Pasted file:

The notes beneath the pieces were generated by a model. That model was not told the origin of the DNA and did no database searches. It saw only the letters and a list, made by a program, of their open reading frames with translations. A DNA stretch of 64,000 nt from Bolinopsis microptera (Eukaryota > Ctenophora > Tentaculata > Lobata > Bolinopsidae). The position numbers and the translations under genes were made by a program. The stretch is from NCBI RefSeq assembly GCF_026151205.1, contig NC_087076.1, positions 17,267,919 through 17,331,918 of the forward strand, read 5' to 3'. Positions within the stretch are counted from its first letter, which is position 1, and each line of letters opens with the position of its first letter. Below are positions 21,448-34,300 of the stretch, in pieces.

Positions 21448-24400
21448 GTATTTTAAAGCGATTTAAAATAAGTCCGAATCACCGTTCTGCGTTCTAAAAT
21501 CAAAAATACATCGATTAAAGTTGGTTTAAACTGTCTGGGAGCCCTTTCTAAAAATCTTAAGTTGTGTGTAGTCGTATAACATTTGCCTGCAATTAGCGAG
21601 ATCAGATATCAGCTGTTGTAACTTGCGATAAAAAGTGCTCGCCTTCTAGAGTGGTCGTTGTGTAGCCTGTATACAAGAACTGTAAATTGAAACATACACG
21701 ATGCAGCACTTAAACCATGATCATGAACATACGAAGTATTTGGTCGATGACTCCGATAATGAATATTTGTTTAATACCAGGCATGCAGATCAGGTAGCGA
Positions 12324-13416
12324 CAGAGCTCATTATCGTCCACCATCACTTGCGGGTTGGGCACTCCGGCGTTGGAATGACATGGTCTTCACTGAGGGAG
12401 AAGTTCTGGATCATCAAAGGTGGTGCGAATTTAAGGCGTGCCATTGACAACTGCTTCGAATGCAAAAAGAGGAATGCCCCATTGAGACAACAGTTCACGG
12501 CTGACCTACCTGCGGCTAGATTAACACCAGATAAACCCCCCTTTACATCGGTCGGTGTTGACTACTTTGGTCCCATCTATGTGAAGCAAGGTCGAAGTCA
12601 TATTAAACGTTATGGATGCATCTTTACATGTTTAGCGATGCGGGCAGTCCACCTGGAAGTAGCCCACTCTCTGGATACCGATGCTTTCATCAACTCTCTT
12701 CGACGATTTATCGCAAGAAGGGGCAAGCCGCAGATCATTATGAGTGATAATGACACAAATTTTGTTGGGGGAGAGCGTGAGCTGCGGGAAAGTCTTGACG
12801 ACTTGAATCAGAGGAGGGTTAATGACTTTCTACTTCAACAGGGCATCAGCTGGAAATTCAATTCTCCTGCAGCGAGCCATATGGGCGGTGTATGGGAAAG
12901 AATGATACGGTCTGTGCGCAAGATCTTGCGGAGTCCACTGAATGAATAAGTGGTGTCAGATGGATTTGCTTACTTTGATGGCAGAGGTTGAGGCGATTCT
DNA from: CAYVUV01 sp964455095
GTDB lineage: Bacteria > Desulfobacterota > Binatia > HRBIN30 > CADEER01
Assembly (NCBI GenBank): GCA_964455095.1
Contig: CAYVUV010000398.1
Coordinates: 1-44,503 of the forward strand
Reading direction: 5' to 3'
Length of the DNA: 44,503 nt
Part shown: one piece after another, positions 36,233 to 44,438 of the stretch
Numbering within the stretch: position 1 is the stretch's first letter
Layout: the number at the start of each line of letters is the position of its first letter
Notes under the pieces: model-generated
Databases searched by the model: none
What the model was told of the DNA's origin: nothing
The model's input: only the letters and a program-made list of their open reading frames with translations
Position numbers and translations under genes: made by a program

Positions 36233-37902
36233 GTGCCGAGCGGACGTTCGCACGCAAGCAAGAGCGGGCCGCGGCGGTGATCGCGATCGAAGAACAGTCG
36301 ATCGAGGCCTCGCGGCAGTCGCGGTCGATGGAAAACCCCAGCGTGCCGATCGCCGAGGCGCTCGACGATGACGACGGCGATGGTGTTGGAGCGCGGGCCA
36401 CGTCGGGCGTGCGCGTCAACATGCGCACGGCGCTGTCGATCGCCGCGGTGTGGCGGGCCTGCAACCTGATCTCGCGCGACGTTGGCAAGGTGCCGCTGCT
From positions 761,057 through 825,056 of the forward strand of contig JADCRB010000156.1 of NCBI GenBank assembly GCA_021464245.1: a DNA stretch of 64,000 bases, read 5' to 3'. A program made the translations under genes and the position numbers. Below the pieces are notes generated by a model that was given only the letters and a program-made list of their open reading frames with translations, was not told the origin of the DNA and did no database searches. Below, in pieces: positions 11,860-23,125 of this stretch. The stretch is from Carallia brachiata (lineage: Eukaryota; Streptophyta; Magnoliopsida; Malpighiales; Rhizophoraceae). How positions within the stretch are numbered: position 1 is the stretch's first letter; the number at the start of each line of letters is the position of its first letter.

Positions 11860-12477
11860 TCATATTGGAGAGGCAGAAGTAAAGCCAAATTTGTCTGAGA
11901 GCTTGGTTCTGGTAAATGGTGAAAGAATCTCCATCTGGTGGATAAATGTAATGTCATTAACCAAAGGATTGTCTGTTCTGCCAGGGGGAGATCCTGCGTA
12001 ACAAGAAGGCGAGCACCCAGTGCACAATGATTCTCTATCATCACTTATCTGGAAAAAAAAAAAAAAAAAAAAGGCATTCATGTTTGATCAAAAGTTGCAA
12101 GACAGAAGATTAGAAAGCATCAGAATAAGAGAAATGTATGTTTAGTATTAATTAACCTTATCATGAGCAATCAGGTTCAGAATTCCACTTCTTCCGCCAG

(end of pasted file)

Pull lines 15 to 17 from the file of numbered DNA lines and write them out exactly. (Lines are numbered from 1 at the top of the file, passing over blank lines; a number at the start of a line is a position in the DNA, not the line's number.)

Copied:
DNA from: CAYVUV01 sp964455095
GTDB lineage: Bacteria > Desulfobacterota > Binatia > HRBIN30 > CADEER01
Assembly (NCBI GenBank): GCA_964455095.1